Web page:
What does Chagall have to do with Russian Yiddish theater?
A sad day has arrived when, in order to attract an audience to an engrossing exhibit about the Yiddish theater, one must claim that the exhibit is about Marc Chagall. That’s exactly what’s happened at New York’s Jewish Museum, where a provocative exhibit, “Chagall and the Artists of the Russian Jewish Theater,” opened last week.
Despite its title and a showstopping roomful of Chagall’s theater murals (which were on view in this space a mere seven years ago), this exhibit is really about the history of the Moscow State Yiddish Theater, a troupe sponsored by the Soviet government from 1921 to 1949. With sets and costumes designed by Chagall and other equally talented Jewish visual artists, and performances led by the brilliant actor Solomon Mikhoels, the theater’s productions were among the most innovative in the Jewish world. Visitors to this exhibit are treated to costume drawings, set designs, photos, and film clips from dozens of productions, and will emerge with an immensely enriched understanding of a lost creative era. What they will not learn is precisely why that era was “lost,” and therein lies the problem—less with the museum’s approach than with the artists themselves.
Benjamin Zuskin and Solomon Mikhoels as Badkhonim in At Night in the Old Marketplace: A Tragic Carnival, by Robert Falk, 1925
The otherwise excellent exhibit ends abruptly in a darkened room, where we are told that these artists—including Mikhoels and Benjamin Zuskin (a famous character actor)—joined the Jewish Antifascist Committee in the 1940s to raise money for Soviet efforts against the Nazis—and that after World War II, their actions “caught the attention of Stalin.” Mikhoels died first, in a murder staged to look like a traffic accident, and received a grand state funeral. Nearly everyone else, except Chagall, was executed by 1952. But the antifascist committee didn’t “catch Stalin’s attention.” Stalin created the committee, using the Jews to his advantage and then disposing of them when it suited him. Visitors to the exhibit can be forgiven for thinking the regime abruptly enacted what the wall text calls “the brutal end of an extraordinarily creative era.” But the brutality was present from the beginning. What was extraordinary wasn’t the creativity (Jewish theater thrived elsewhere too), but the restrictions placed upon it.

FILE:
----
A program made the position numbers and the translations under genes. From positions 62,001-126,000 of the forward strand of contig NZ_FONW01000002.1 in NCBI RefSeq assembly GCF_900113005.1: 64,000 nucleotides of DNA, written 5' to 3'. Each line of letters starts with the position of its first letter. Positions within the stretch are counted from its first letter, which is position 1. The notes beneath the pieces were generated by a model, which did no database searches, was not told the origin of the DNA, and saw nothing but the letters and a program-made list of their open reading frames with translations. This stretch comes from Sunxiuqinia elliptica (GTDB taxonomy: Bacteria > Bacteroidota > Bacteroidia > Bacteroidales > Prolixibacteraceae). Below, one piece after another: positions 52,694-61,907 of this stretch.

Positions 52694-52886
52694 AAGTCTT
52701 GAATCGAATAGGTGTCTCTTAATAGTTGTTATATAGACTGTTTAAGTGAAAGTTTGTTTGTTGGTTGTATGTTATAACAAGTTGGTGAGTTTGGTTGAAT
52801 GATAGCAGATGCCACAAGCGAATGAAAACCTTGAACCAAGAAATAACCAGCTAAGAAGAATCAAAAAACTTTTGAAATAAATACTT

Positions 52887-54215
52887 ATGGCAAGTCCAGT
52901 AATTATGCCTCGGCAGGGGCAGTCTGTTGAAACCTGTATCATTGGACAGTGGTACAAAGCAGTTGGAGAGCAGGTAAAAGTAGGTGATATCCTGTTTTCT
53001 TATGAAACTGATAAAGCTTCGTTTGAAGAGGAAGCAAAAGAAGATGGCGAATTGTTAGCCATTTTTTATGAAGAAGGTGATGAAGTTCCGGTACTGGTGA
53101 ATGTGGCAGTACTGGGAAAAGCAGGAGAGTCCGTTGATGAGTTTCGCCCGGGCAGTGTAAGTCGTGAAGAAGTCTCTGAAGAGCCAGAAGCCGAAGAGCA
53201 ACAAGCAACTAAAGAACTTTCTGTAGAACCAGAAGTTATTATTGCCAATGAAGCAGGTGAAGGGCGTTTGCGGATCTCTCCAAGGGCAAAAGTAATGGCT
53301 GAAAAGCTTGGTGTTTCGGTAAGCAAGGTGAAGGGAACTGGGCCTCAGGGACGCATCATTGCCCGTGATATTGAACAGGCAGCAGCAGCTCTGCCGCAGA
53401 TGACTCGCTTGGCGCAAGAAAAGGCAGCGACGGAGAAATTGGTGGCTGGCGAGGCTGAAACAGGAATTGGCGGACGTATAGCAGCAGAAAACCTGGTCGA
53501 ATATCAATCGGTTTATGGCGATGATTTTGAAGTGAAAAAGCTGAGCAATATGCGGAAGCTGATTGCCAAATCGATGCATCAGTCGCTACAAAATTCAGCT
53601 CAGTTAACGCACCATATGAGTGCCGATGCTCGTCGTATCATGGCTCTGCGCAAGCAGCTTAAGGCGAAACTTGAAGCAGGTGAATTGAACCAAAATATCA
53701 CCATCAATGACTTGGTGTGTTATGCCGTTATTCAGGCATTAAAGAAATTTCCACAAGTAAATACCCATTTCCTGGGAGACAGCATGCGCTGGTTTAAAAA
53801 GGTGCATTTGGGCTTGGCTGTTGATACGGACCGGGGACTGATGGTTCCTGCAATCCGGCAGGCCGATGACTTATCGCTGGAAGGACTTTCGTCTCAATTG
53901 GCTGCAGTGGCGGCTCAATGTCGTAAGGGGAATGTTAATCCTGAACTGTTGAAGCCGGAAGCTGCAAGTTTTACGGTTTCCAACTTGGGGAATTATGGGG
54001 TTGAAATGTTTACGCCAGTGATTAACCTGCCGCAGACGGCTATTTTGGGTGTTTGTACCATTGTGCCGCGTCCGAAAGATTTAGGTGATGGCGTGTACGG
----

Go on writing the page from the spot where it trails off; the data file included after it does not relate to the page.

It is appealing to imagine these artists as “dissidents” who openly conformed to the regime while secretly denouncing it. This exhibit suggests as much, but unfortunately it isn’t true. These artists were almost all loyal Communists who took the regime’s promise of support for Jewish “ethnicity” at face value, trading cultural integrity for the legitimacy and money the regime provided. The tragedy here is that these Jewish artists chose—some unconsciously, most with full complicity—to throw their talents behind a regime that would not, to use today’s catchphrase, “sit down with them without preconditions.” Every play was required to denounce religion as “backward,” ambition as “capitalist,” family closeness as “bourgeois,” Zionism as “treasonous,” and Jewish tradition as “nationalistic” and “corrupt.” This required nothing less than an evisceration of Judaism and its replacement with Communist values. As one critic at the time said of a film produced by the theater, based on a Sholem Aleichem story, “Sholem Aleichem is unrecognizable.”